Deer hunting stands go upscaleby Elizabeth Baier, Minnesota Public Radio
ROLLINGSTONE, Minn. — As hunters in southeastern Minnesota head outdoors for the final weekend of the deer-hunting season, some will wait to spot a deer the way they always have — perched atop a tree on a makeshift tree stand.
But others won't have to rely on makeshift tree stands. Instead, they'll hunt from the comfort of deer hunting shacks, some of which include glass windows.
Among those choosing to shoot in comfort is Dave Schultz, who built a deer stand that most would consider palatial on his five-acre property about 20 minutes north of Winona, Minn.
Perched on four stilts about 12 feet above the ground, the 6- by 8-foot steel shed he built three years ago is a cross between a watchtower and an adult tree house, with a full set of wooden steps leading to the ground.
"People in my hunting party have nicknamed it the Taj Mahal," Schultz said. "I don't think it's excessive. I think it's just a comfortable necessity.
"Don't get me wrong; I'm a die-hard hunter. I'll sit out in the cold no matter what, or the rain. But I thought it would be pretty neat to have it since it was on my own property."
Inside, there are double-pane sliding windows on three of the four walls Schultz salvaged from an abandoned trailer home left on the property when he bought it. Covering the windows are camouflaged pieces of burlap that serve as curtains. The floor is carpeted, with a space heater in one corner, and the walls are black and coarse from the spray-foam insulation.
"My wife doesn't know it, but it probably cost about $2,500," Shultz said with a laugh. "But it was worth it. It's well worth it 'cause it's built well and it should last for a very long time."
Deer stands have long been a tradition for hunters in the region. But state Department of Natural Resources officials say the newer structures are bigger and more elaborate.
Some consider the structures eyesores because they stand in sharp contrast to the tree stands hunters have traditionally used outdoors, said Curt Cogan, a DNR forestry enforcement coordinator.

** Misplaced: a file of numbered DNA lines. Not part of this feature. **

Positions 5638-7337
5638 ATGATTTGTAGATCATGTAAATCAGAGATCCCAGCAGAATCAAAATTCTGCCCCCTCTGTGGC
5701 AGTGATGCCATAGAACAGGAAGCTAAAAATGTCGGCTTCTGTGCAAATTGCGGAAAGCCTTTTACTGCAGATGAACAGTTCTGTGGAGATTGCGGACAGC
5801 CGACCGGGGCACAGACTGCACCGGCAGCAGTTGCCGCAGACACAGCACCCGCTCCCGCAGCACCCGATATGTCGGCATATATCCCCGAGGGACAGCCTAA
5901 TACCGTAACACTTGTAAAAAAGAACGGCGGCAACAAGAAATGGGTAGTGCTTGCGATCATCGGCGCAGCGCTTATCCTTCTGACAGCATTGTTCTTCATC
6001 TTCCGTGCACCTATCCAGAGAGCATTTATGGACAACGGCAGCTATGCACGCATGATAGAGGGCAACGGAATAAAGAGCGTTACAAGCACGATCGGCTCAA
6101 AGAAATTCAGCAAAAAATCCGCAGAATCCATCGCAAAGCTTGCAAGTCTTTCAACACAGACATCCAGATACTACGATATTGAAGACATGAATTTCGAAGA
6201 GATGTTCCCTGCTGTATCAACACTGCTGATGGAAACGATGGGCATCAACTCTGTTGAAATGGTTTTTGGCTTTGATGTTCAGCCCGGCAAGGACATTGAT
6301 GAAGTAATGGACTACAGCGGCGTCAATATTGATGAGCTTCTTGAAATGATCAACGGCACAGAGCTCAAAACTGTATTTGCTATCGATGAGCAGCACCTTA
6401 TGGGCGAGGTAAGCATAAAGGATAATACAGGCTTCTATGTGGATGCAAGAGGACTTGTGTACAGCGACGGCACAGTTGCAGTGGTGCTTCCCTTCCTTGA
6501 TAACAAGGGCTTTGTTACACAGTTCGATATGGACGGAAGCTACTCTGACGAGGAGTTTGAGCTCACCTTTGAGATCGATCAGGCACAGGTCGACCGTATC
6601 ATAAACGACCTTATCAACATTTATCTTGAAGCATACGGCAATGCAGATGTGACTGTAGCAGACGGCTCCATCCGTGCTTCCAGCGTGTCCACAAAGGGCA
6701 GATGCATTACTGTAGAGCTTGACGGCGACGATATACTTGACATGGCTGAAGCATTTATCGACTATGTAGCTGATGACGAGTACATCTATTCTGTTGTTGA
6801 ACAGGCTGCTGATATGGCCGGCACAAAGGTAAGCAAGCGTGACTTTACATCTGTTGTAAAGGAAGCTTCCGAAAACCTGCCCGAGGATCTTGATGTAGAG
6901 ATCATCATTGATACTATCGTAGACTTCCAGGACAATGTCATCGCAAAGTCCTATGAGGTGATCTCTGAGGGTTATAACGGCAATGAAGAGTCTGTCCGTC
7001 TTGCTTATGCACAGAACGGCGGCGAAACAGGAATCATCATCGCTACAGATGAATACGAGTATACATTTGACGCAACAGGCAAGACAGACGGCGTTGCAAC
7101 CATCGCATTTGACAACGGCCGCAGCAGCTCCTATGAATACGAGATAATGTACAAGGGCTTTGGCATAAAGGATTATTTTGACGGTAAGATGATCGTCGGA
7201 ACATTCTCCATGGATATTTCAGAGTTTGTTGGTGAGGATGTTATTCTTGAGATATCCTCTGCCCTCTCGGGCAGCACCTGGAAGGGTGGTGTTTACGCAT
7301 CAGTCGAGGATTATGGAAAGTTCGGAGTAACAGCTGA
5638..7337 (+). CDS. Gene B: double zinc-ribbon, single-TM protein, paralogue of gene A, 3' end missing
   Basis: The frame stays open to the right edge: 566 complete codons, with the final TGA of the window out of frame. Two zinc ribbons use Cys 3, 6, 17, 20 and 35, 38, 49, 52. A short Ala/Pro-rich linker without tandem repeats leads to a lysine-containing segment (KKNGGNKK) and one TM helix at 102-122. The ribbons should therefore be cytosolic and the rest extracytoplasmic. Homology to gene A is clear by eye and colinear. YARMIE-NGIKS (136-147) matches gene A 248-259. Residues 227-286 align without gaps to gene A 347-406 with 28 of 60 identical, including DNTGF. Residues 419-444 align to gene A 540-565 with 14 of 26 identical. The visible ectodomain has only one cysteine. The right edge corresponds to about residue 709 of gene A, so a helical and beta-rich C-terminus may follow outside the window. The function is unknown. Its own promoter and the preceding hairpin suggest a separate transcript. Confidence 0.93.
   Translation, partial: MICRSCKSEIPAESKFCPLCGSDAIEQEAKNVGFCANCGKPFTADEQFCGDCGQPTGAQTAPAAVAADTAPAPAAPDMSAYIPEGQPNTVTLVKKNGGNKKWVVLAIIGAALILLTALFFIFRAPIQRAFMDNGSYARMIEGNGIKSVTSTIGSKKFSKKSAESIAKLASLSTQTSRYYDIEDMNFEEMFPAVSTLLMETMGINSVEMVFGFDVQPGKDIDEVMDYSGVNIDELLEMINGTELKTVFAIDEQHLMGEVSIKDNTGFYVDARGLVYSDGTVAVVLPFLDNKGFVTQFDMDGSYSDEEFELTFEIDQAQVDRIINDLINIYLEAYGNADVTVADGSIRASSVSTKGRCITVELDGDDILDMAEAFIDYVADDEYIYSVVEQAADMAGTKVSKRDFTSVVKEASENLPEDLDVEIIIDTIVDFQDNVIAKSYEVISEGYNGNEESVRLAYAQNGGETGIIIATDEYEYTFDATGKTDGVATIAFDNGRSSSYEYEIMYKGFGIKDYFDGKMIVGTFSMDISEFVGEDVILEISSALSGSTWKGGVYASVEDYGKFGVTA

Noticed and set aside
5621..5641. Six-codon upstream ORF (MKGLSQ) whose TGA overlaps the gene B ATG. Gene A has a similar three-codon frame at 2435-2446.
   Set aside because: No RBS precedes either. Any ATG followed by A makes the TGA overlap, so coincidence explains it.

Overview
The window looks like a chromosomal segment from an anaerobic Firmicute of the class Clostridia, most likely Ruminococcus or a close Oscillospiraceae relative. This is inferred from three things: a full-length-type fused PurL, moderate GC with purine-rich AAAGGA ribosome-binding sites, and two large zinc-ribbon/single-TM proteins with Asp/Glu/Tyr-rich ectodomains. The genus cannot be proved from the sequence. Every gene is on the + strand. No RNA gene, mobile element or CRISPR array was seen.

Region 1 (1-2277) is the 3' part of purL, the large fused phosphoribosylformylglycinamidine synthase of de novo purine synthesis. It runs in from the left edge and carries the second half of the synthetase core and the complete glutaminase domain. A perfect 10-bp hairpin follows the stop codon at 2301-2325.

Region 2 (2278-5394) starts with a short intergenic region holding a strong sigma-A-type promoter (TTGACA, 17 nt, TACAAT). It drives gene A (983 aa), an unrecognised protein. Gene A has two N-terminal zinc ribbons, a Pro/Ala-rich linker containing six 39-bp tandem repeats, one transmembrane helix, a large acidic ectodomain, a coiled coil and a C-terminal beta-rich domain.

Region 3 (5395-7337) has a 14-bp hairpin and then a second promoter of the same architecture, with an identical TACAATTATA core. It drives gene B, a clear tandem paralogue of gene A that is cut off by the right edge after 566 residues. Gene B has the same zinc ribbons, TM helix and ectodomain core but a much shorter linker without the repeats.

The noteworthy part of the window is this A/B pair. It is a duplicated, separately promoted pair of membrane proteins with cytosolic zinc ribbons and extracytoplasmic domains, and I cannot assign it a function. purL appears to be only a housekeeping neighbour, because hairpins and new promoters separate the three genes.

"Years ago, you never saw any of these," Cogan said. "I'm talking 30 years ago probably. Everybody build a small little stand in the crotch of a tree and that's how you did it...I suppose people just want to be more comfortable and more relaxed."
Much to the chagrin of state and county land managers, the large tree stands are appearing on public land and in forests where they are prohibited, Cogan said. DNR and county land managers are developing stricter rules to crack down on hunters who build them on public land, he said.
"We don't like to see any metal put into trees and left in trees because our state forest lands are also used for harvesting of forest products," he said. "You can imagine when somebody cuts one of those down and it's got some nails in it and if it's run through a saw mill, what that does to the saw blade. It's not only a damage to the blade but it's also a possible metal fragment comes out from it and it's a safety issue for the people that are sawing it up."
The bigger stands can make for a good hunting experience, albeit one that departs from tradition.
A few weeks ago, Schultz spotted a buck in the field below from the reclining van seat inside his stand. It was 20 degrees outside, and a toasty 65 degrees inside the stand.
"I set my coffee down, grabbed my gun, and I was a little shaken 'cause it took me by surprise because it was less than 20 yards away," he said.
Within minutes, the hunt was over. Schultz made the shot and claimed a 10-point buck — the nicest deer he's shot in 30 years. A few days later, his son shot an eight-pointer from the stand.
"Now that we've got two nice bucks from this stand this year, it's kind of like 'Hey, this does work. I can be comfortable and I can get a nice deer,' " Schultz said. "And every deer is nice. Like I said, we're not trophy hunters, but to sit in here in comfort and have deer come to our own piece of property is pretty neat. And my coffee stays warm, too."
Schultz said he will continue to hunt this valley on foot or perched from a tree the way he always has. But now that he's proven some success from the new stand, his castle in the woods will be his hunting spot of choice.
- Morning Edition, 11/23/2012, 8:25 a.m.